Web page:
an exhaust-conveying tube or elbow 38 into the inlet 40
of the unit 34 while the exhaust gas stream from the
manifold 30 is conveyed by means of a tube or elbow 42
with the inlet 44 of the unit 36. The units 34 and 36
are connected together by means of a pressure equalizing
or balancing tube 46 which, as shown in FIGURE 2, is
disposed adjacent and beneath the drive shaft arrange
ment 26 at the rear of the power transmission housing
24 of the vehicle.
The sound-attenuating mufliers or units 34 and 36,
as illustrated, are of identical construction and one of
the units 34 is illustrated in detail in FIGURES 3 and 4.
A description of one unit will suffice for both. As shown
in ‘FIGURES 2 and 4, each sound-attenuating unit is
preferably of oval ellipsoidal in cross-section as this con
?guration enables maximum clearance between the road
way and the sound-attenuating unit or mu?ler. Each
of the units 34 and 36 is inclusive of a sheet metal shell
construction 50 of generally oval or ellipsoidal shape as
shown in FIGURE 4.
In the embodiment illustrated the shell is double walled,
40 comprising an outer layer or shell 52 and an inner layer
or shell 54, the outer layer being formed with spaced
longitudinally extending ridges 56 which engage the inner
layer 54 so as to space the layers apart providing longi
tudin‘ally extending isolated regions or zones providing air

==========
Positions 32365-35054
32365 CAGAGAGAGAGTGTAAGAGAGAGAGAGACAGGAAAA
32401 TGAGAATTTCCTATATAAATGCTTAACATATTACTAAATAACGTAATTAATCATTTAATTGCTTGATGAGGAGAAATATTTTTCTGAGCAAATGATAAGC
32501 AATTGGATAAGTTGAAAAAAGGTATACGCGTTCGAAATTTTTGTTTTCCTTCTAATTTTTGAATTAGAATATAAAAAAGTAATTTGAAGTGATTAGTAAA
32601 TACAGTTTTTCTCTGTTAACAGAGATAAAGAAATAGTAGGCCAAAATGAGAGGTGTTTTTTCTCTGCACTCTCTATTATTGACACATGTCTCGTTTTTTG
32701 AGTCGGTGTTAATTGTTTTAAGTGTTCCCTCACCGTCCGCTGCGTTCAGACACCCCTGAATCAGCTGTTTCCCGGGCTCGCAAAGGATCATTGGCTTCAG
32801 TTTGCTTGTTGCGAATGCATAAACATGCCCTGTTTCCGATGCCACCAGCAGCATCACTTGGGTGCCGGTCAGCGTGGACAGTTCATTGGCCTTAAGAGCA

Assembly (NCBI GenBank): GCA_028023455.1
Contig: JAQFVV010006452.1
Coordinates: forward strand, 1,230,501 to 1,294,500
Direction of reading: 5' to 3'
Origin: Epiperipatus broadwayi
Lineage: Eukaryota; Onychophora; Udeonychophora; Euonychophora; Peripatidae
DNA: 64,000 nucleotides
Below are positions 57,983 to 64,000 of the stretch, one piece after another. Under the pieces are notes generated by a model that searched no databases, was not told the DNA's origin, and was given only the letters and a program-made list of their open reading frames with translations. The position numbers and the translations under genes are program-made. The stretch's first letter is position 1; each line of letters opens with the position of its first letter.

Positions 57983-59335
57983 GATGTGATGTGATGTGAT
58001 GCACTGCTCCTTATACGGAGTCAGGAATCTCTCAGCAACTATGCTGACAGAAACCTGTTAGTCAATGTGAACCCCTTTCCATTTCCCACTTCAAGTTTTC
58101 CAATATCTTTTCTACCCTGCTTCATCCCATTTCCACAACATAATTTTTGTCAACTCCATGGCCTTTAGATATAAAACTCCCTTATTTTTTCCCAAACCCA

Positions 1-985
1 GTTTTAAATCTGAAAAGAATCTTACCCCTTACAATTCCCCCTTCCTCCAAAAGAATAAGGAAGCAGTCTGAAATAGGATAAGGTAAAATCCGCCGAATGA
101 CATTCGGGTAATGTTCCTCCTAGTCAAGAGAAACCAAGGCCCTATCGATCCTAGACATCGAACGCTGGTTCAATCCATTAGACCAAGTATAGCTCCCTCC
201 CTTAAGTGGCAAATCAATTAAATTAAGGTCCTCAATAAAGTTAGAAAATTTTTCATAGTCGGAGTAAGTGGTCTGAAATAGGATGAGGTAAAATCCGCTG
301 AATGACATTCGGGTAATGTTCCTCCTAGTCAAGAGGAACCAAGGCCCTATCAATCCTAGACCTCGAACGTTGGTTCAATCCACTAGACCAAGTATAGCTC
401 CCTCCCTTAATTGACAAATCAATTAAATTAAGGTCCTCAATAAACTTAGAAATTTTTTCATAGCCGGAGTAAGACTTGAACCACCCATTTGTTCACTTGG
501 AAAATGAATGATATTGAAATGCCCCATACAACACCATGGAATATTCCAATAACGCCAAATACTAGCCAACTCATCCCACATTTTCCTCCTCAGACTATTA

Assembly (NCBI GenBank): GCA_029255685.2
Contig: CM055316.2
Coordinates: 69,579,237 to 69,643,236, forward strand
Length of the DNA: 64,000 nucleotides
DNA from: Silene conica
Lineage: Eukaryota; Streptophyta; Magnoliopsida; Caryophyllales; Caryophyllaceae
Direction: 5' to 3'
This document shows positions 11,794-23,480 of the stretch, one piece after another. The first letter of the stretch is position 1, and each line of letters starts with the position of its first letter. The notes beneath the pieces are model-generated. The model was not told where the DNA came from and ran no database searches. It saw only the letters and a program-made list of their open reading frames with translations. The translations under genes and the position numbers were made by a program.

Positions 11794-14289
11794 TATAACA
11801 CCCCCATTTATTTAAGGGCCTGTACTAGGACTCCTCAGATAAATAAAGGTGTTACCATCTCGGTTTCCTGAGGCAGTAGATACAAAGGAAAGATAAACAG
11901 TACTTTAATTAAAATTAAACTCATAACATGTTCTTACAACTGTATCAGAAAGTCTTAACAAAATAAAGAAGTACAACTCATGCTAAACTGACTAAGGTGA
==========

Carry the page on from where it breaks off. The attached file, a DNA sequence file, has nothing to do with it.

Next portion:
chambers adapted to cushion vibrations and reduce shell
noise. The inner and outer metal layers are joined by
3, 7 and 2.
a ‘seam 60 formed by overlapping regions of the layers
bent upon themselves as shown in FIGURE 4.
Thus the successive ?ring of two cylinders in a block
during engine operation produces or sets up successive
Each of the attenuating units 34 and 36 is provided
pressure impulses in the gas streams in each of the mani 50 with end closures or heads 62 and 64, the peripheral
regions of the end heads 62 and 64 being ?anged as at
folds 28 and 30. The successive pressure impulses in
one manifold occur at a different period of time than
66 embracing the juxtaposed ends of the outer and inner
layers 52 and 54 whereby the end heads are securely fas
the successive dual impulses in the other manifold. Hence
the pressure impulses in both exhaust gas streams de
tened to the shell construction providing sealed joints.
livered fro-m the manifolds 28 and 30 are irregular and,
The space between the inner and outer shell members 52
when the gas streams are directed respectively through
and 54 may accommodate a layer of asbestos or other heat
individual sound-attenuating means or mufflers, objec
resistant material having sound damping characteristics,
the layer serving as heat insulation.
tionable audible throbbing or pulsing sound are preseit.
In the present invention, the dual gas streams from
If desired, the shell construction 59' may be a single
the manifolds are fed into interconnected sound-attenu (it) sheet of metal formed to tubular shape or a sheet of
ating and gas blending units wherein the irregular audible
metal wrapped upon itself to form a multiple layer shell.
pressure waves are reduced or substantially attenuated
In the shell construction shown in FEGURE 3, the ends
and the pressure impulses substantially equalized through
of both layers 52 and 54 are brought into contiguous
the medium of the interconnection between the sw-und
relation to receive the flanged regions of the end heads 62
attenuating units. In the arrangement or system of the
and 64. Each of the end heads is formed with a ledge
63 which snugly ?ts within the end region of the inner